The Internal Revenue Service will launch a full-court press this month to tackle its massive backlog of tax returns, aiming to hire 5,000 workers in the next 30 days and extend high-tech customer support tools throughout its operations, officials said Thursday.
The tax collector will deploy a second “surge team” to sort through its accumulation of 24 million tax returns and correspondence, reassigning 700 employees at its processing centers in Utah, Missouri and Texas. It will hire more contractors to staff phone lines and complete clerical work. In recent days, it expanded customer callback functions to 70% of its phone lines, a move that’s already saved taxpayers 1 million hours of hold time.
The moves, disclosed by a senior Treasury official not authorized to speak publicly, represent the agency’s most aggressive strategy to dig out from under the massive backlog, the result of lagging operations due to the coronavirus pandemic.
The IRS briefly sent employees home in March 2020, the peak of tax-filing season, creating a cliff of returns and correspondence from which it still has not recovered. The consequences have been severe for taxpayers who rely on tax credits or refunds for basic living expenses, and underscored weaknesses in the agency’s staffing and 60 year-old IT infrastructure.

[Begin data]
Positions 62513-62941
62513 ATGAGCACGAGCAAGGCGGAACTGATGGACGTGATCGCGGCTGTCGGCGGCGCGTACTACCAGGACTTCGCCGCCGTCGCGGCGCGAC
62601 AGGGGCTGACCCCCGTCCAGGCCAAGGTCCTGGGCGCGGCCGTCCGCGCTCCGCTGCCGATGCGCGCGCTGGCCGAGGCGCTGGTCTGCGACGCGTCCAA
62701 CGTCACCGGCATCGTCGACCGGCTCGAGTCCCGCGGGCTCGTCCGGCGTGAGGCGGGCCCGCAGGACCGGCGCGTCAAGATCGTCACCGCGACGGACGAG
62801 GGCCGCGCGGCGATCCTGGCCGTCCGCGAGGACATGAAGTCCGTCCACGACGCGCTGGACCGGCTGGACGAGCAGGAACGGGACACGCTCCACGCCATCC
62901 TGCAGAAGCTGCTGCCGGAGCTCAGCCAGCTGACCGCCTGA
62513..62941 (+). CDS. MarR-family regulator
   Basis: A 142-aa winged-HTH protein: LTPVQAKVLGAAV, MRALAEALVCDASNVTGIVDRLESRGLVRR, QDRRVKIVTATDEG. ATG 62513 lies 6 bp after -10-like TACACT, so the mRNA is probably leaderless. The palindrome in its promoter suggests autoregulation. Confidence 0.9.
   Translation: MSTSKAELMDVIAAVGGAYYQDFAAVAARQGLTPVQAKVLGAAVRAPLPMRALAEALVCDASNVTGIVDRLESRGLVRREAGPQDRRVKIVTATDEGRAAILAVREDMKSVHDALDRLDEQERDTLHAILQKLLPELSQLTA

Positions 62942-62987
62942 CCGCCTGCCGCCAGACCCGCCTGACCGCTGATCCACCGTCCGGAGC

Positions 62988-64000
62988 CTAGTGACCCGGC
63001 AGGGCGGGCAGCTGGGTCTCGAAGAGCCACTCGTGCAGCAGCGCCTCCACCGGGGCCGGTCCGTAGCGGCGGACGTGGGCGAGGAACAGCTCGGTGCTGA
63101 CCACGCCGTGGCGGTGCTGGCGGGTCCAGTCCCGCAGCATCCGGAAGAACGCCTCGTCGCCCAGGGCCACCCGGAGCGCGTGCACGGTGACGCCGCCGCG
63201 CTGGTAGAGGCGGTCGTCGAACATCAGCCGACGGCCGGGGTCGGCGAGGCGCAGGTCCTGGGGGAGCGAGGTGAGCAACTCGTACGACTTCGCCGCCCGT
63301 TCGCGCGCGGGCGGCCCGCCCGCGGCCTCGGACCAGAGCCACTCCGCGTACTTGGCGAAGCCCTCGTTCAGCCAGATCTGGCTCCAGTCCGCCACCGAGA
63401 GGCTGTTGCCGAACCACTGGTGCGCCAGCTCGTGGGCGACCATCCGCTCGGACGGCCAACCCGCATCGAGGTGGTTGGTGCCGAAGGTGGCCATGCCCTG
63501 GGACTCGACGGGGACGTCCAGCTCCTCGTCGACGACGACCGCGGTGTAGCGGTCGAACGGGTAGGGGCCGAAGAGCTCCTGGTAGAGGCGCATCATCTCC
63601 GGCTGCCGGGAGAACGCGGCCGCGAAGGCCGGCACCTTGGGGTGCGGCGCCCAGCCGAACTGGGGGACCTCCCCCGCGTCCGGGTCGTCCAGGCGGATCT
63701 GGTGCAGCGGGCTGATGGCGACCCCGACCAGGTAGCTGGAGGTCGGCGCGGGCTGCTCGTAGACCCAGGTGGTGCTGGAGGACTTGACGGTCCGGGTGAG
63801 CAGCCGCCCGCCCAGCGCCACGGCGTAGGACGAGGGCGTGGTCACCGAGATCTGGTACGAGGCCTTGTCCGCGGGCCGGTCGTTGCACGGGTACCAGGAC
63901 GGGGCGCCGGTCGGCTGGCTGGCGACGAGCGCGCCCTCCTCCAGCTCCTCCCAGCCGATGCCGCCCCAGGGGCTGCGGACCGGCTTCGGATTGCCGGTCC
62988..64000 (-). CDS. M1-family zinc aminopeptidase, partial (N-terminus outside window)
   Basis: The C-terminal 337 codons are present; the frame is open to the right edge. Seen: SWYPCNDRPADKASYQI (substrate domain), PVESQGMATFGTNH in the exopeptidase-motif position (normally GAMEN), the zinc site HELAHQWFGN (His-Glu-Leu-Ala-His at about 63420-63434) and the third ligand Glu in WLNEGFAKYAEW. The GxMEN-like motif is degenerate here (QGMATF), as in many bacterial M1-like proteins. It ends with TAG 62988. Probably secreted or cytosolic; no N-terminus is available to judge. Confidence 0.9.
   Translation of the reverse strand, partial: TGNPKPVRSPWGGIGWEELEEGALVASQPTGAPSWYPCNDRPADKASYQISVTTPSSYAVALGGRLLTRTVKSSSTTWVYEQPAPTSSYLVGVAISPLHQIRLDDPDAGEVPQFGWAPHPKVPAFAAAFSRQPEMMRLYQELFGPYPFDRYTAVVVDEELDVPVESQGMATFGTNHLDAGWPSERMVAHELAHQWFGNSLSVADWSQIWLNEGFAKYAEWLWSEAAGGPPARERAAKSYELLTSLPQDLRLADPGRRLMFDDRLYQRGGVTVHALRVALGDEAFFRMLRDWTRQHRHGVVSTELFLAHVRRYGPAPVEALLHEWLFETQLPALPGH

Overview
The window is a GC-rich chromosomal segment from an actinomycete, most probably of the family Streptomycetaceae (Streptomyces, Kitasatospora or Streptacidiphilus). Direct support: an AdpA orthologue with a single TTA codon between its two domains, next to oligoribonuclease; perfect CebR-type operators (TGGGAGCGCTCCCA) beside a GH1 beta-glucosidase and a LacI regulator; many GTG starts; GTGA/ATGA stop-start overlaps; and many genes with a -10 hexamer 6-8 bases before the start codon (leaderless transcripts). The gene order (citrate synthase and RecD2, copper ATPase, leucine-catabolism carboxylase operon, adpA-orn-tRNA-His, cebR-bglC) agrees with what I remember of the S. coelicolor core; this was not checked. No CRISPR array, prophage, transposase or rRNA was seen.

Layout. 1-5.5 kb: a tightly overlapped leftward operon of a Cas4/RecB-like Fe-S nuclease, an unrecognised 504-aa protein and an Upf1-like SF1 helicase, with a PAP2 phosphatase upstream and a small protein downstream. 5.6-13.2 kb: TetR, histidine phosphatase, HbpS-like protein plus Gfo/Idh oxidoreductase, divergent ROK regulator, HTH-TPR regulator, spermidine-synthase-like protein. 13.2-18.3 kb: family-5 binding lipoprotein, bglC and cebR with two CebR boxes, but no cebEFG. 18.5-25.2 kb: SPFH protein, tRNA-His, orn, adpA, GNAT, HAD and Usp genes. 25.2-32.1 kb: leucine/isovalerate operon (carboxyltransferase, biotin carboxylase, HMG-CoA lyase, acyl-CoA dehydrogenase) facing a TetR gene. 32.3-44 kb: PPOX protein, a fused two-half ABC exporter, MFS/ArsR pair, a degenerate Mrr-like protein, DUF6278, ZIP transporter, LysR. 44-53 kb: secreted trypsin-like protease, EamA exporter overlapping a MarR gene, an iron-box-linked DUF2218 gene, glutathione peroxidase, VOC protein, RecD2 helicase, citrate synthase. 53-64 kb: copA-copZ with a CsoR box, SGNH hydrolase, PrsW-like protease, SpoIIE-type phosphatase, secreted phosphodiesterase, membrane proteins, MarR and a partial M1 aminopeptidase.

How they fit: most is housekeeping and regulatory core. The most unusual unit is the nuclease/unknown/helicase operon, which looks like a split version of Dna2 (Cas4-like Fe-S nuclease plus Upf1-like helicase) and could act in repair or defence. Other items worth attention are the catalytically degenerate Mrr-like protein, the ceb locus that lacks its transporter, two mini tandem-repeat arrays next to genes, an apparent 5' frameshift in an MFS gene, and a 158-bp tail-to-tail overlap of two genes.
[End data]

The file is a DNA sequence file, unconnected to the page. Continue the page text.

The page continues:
Congress is set to boost the agency’s funding in its pending $1.5 trillion spending bill. The IRS will get $12.6 billion, a 6% increase and the agency’s largest budgetary increase since 2001. It includes $5.4 billion for tax enforcement, with some funding positioned to carry out sanctions against Russian oligarchs related to the invasion of Ukraine, and $2.8 billion for consumer services such as taxpayer assistance centers and low-income tax clinics.
“IRS employees have been working tirelessly to process backlogged returns and taxpayer correspondence. To ensure inventory is back to a healthy level for next filing season, we are leaving no stone unturned, taking an all-hands-on-deck approach to ensure as many employees as possible are dedicating time to return processing,” IRS Commissioner Charles Rettig said in a statement. “This includes bringing on new employees and reassigning current IRS employees to process inventory.”
But some experts remain concerned that the steps could come too late to spare taxpayers pain associated with IRS delays. The agency aims to have its backlog resolved by the end of the year, and it will take 30 to 45 days to hire and train new employees, officials said.